Researchers at the Oxford Internet Institute have published a study projecting ‘the future accumulation of profiles belonging to deceased Facebook users’. Carl Öhman and David Watson used the social network’s ‘audience insights’ data, which businesses use to target their adverts, to find out how many ‘monthly active users’ of different ages there are across the world, and combined this with life expectancy data to create their models. If Facebook continues to grow at its current rate, by 2100 it will host the accounts of 4.9 billion dead people.
The first time I wrote an article for a newspaper, the first online comment said: 'If I ever see you in the street, I hope you get shot.' The article was about being abused and harassed in the street, specifically while cycling. I wasn't surprised that the online comments mirrored the behaviour the article addressed. But unlike the men who shouted at me as I waited on my bike in Clapham, the online commenter could be sure I wouldn't spit in his face in response.
Hossein Derakhshan, a leading Iranian blogger, was imprisoned in Tehran in 2008 for spreading propaganda against the ruling establishment, promoting counter-revolutionary groups and insulting Islamic thought and religious figures. He was pardoned and released last November. He recently wrote a piece about the ways the internet changed – for the worse, in his view – during his time inside. 'Six years was a long time to be in jail, but it’s an entire era online.' The web is dying, to be replaced by the stream:
The hashtag was invented by Chris Messina, a programmer and open source advocate, in August 2007 as a way of flagging up the salient features of a tweet. He took the hash sign, which had meant ‘number’, and made it mean ‘important concept-alert’. The hashtag’s use in tweets has now developed a style and language of its own. They’re everywhere, punctuating Twitter and Instagram jokes, Facebook posts and other forms of communication. I like making stupid hashtag neologisms, but I’m probably not alone in feeling uneasy about the way they boil large bodies of information down to a couple of words. There is, of course, something brutally reductive about them, and the word ‘tag’ has overtones of criminality or pricing: available for search, available for purchase.
Not many adults will know about the Tobuscus riot of September 2012, by the Albert Memorial in Hyde Park, but it makes for one of the best sequences in Beeban Kidron’s documentary film about teens and the internet, InRealLife. Tobuscus, the hideously hyper, pretty-as-a-pony YouTube performer, tweeted his followers to suggest a ‘meetup’ when he was visiting from LA. About a thousand turned up and lots of them got hysterical. Tobuscus had to escape over iron railings, impaling his hand as he did so. ‘Did you die for our sins, man?’ a follower wrote on Instagram. Police came and broke it up. ‘YouTube is a beast,’ Tobuscus says in Kidron’s movie, mugging and sniggering in a way that makes it difficult to tell if he’s upset or only acting, which is what he’s always like. He films himself so much and so often, he probably doesn’t know for sure himself.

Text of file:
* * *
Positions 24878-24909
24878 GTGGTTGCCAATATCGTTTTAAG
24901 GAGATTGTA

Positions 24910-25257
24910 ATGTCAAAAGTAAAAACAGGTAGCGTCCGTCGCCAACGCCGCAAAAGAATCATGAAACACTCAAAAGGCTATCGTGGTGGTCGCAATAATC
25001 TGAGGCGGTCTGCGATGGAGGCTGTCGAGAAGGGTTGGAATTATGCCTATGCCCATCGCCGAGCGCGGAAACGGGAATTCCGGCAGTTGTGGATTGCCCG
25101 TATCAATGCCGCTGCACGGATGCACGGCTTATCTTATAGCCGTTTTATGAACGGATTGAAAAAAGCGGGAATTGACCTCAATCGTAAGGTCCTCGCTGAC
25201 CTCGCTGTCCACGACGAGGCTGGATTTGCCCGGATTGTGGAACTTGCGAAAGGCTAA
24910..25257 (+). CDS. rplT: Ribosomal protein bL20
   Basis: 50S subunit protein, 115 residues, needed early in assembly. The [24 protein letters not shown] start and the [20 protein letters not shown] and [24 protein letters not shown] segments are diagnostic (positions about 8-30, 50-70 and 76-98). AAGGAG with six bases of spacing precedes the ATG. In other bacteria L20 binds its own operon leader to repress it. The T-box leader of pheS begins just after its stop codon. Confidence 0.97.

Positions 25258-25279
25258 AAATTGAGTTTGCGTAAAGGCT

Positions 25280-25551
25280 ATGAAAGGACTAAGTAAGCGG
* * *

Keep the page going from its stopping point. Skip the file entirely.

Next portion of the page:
Perhaps the most – if not the only – surprising thing about 'the spy story of the age' is that anyone should be at all surprised that the NSA is doing a lot of snooping on the internet. If the documents that Edward Snowden leaked to the Guardian show the worst that the spooks are up to, it's almost reassuring; there I was thinking that someone had only to say 'gooseberry bush' on his mobile phone and within hours he'd be shot dead at Waterloo Station.
The Post Office rolled out the K6 telephone kiosk in 1935, to celebrate George V’s silver jubilee. One unintended consequence, as the postmaster general, Kingsley Wood, explained to Parliament, was ‘an increasing number of cases where miserable people have indulged in the use of improper or obscene language to our female telephonists’. A switchboard operator might valiantly try to ensure the caller ‘held the line’ long enough for an engineer to trace his location, but the heavy-breathers had unwittingly found a loophole in the law. The GPO tried to bodge a solution from some statutory off-cuts, either arguing that this behaviour constituted ‘fraudulent use of electricity’ or invoking the even more obscure common law offence of ‘obstruction’, but these were cumbersome and ineffective remedies.
On Saturday night the Home Office website went offline for seven hours. The hacker group Anonymous took it down, they said, as a protest against the government’s planned new surveillance legislation. The plan, we learned earlier in the week, was to introduce a bill that would allow the security services continuous access in real time to all UK phone calls, emails and web traffic. It sounded scary, but most people stopped worrying about it after it became clear that nothing concrete would be known about the proposed legislation until the Queen’s Speech in May. There were also vague promises that the law, which would now be published in draft form only and open to consultation, would include the ‘highest possible safeguards’. ‘All we’re doing,’ Nick Clegg said, ‘is updating the rules which... allow the police and security services to go after terrorists and serious criminals and updating that to apply to new technology.’ ‘Let’s be absolutely clear,’ David Cameron said. ‘This is not about what the last government proposed and we opposed.’ He was very nearly telling the truth.
The Encyclopaedia Britannica has at last succumbed to the inevitable. It will no longer be published in a print edition but is going online only. David Runciman's 2009 review of The Wikipedia Revolution by Andrew Lih begins: